District Attorney Mark Hurlbert wrote me the other day and claimed I was “lying” about him all over this blog and all over the internet in my coverage of his Colorado state Senate campaign. Unhelpfully, he failed to elaborate on what “lies” he was referring to. One would hope a career prosecutor would present evidence to back up accusations.
Update March 30: One of Hurlbert’s supporters, a candidate for state office, said I was wrong about Hurlbert being a RINO, but provided no evidence of fiscal conservatism, and only said Hurlbert had been helpful in Republican campaigns, including his own. This new post on Hurlbert’s budget increases during the recession provides more evidence that he’s a typical career politician, and no small-government fiscal conservative as he’s claimed.
Wishing to be as fair as possible, I re-read my posts and articles and the only thing I could come up with were my references to statements by him from the Lincoln Day event in Beaver Creek that I made after perhaps a too-quick listen to a video. That post and the embedded video are here.
The audio on the video is poor at times, but on re-listening (this time with headphones) it appears that Hurlbert did not come up with the term “legal trifecta” on his own, but graciously attributed it to Colorado AG John Suthers. Other than that, I jokingly referenced his arguments about DA term limits in a way that might have suggested to those who never bothered to watch Hurlbert’s Beaver Creek video performance, that no elected officials in either of the four counties in the Colorado 5th Judicial District- Summit, Eagle, Lake or Clear Creek, had term limits for Sheriff or County Commission. It is far more complex than that, and Hurlbert attempts to clarify the details in the video, and does a good job at it.
The above post with the two videos has been updated and clarified to reflect all of this. The more important fact remains, though: Hurlbert tried and failed to extend his term limits from two to three. He stated he might try again in 2010, and then the Sentate District 16 seat opened up and he jumped on that new opportunity to extend his political career.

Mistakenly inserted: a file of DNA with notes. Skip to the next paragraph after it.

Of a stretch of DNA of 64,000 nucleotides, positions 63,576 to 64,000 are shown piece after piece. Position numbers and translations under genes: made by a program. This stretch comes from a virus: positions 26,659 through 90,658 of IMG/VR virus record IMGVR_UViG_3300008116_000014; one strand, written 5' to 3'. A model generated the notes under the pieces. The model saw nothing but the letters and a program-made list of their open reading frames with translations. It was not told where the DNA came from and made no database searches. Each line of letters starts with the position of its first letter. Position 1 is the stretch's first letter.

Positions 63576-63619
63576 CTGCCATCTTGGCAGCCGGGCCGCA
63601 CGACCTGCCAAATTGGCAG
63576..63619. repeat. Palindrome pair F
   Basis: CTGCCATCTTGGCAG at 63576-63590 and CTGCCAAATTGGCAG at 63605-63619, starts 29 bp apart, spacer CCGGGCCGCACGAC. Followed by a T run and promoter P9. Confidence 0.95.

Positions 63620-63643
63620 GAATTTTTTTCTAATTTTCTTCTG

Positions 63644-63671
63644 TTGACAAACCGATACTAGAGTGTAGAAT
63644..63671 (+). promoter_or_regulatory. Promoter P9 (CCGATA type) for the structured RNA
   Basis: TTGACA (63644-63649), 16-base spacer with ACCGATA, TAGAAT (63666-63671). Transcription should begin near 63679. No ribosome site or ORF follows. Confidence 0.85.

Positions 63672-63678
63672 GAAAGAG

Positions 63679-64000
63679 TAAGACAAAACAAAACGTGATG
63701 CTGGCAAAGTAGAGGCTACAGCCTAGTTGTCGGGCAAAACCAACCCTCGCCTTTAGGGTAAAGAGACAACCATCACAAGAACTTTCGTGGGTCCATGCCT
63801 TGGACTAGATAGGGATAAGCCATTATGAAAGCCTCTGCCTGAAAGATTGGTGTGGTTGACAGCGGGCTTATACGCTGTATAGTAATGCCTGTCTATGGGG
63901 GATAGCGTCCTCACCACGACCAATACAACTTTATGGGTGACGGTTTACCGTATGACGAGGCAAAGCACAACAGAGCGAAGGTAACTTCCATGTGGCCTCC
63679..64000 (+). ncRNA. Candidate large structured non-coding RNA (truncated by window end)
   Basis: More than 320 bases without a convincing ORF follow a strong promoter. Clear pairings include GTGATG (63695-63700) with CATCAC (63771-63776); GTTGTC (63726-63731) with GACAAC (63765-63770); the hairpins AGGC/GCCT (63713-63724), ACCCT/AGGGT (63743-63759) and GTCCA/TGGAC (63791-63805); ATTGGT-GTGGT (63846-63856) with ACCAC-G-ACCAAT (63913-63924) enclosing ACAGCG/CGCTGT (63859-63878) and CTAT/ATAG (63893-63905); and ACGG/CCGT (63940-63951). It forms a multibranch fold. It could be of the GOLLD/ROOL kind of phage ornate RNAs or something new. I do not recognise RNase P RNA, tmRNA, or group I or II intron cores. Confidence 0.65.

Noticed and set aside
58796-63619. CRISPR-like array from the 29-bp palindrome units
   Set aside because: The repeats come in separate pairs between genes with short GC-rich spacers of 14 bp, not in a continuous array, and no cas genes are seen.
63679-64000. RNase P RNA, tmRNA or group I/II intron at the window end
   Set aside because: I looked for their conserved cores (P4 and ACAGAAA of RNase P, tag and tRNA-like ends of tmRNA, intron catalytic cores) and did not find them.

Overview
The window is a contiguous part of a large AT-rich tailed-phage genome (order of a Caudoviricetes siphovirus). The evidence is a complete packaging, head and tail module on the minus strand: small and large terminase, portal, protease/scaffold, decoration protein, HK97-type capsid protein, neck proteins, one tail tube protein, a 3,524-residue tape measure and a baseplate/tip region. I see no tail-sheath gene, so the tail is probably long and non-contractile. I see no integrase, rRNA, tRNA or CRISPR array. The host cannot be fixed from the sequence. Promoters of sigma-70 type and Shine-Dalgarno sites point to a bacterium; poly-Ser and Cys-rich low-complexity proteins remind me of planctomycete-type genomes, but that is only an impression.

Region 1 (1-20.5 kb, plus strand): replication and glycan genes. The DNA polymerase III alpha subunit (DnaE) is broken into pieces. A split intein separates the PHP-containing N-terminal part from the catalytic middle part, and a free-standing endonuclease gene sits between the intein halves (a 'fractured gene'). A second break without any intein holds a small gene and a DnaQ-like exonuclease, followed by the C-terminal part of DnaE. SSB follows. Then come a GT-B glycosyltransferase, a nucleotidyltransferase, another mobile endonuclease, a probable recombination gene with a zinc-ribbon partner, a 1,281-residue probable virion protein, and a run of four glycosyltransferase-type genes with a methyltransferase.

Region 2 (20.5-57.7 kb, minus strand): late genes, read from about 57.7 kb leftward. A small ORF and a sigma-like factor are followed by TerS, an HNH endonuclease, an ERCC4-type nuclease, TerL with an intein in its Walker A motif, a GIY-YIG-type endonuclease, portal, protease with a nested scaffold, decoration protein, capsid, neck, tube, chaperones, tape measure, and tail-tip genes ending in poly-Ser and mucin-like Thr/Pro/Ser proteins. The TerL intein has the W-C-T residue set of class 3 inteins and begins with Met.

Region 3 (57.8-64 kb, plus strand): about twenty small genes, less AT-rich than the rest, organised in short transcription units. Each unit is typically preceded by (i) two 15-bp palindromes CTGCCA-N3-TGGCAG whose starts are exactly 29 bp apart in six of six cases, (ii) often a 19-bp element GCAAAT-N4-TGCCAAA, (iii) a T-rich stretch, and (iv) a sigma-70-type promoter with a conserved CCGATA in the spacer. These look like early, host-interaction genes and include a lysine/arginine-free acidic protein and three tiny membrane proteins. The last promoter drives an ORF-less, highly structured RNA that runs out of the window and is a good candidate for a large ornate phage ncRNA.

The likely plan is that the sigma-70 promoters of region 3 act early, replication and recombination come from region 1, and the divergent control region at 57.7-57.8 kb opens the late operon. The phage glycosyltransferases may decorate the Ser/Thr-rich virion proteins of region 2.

I also neglected to point out that the guy yelling out in the video, “Mark, you’re the greatest DA in the world,” is none other than candidate for State Treasurer, Ali Hasan. Hasan was the subject of a DA investigation while he was campaigining for House District 56 in 2008, according to the Denver Post, and DA Mark Hurlbert was handling the case.
The wealthy young Republican financial scion touts Hurlbert as being of great help in his campaign (see Hasan’s comments following the post). Hurlbert declined to file charges, perhaps correctly, perhaps not. But most DAs in that situation would have bowed out of the case and let a special prosecutor handle it given the conflict of interest. This is no aspersion on Ali Hasan, only on Hurlbert, who could have and should have voluntarily recused himself.
I suspect corrections and additions like these were not Hurlbert’s concern; more likely it’s that the only other time he’s faced any media scrutiny beyond the press releases he receives in the Swift newspapers, the Summit and Vail Dailies, was in the deluge of media coverage thrust on him in the expensive and ultimately abandoned, Kobe Bryant prosecution. And neither he nor his handler, GOP boss Dick Wadhams, appreciate it
Wadhams is well-known as a control-freak of the media and his candidates, an inclination examined in this 2005 Slate piece by Alexandra Starr, and recently spoofed in my Hitler YouTube video. This may be why well over two months into his state Senate race against Tim Leonard, Hurlbert has still failed to post an issues section on his website.
I try to research everything I write as thoroughly as possible, and embed links to as many sources as possible. And though mistakes are inevitable, I strive for accuracy.
That’s the reason I wrote this update to the piece on “martial law” that was declared about a month ago in a small North Carolina town, where Second Amendment rights were briefly suspended, curfews imposed, and liquor sales halted. I phoned the police chief in that breaking story and learned she was being unfairly blamed. I read the NC and local statutes and wrote the updated post to reflect the facts.
This blog was ahead of North Carolina media on it. I immediately linked our story to Carolina Politics Online, so that their far greater local readership could get the message, as the chief was receiving threatening phone calls.
Ex-Pat Ex-Lawyer welcomes comments from all readers about opinions or any specific errors you believe we have made, and if we’re proved wrong, I’ll promptly make a correction. The Hurlbert state Senate campaign pieces on this blog and the two I’ve published to date for Associated Content (which conducts editorial review and fact-checking), have received combined viewings by over 650 readers (as of March 22), and not one has commented about any inaccuracies.
Even the Hitler YouTube spoof, which I’m flattered was published in Lynn Bartel’s column at The Spot in the Denver Post, was quite factual, and probably the reason the politcally-savvy Bartels deemed it a “riot.” Satire is funniest at its most realistic. Since then, the video was picked up by many conservative political blogs (and probably Lakers fans too), and, as of March 26, has drawn over 1,800 views.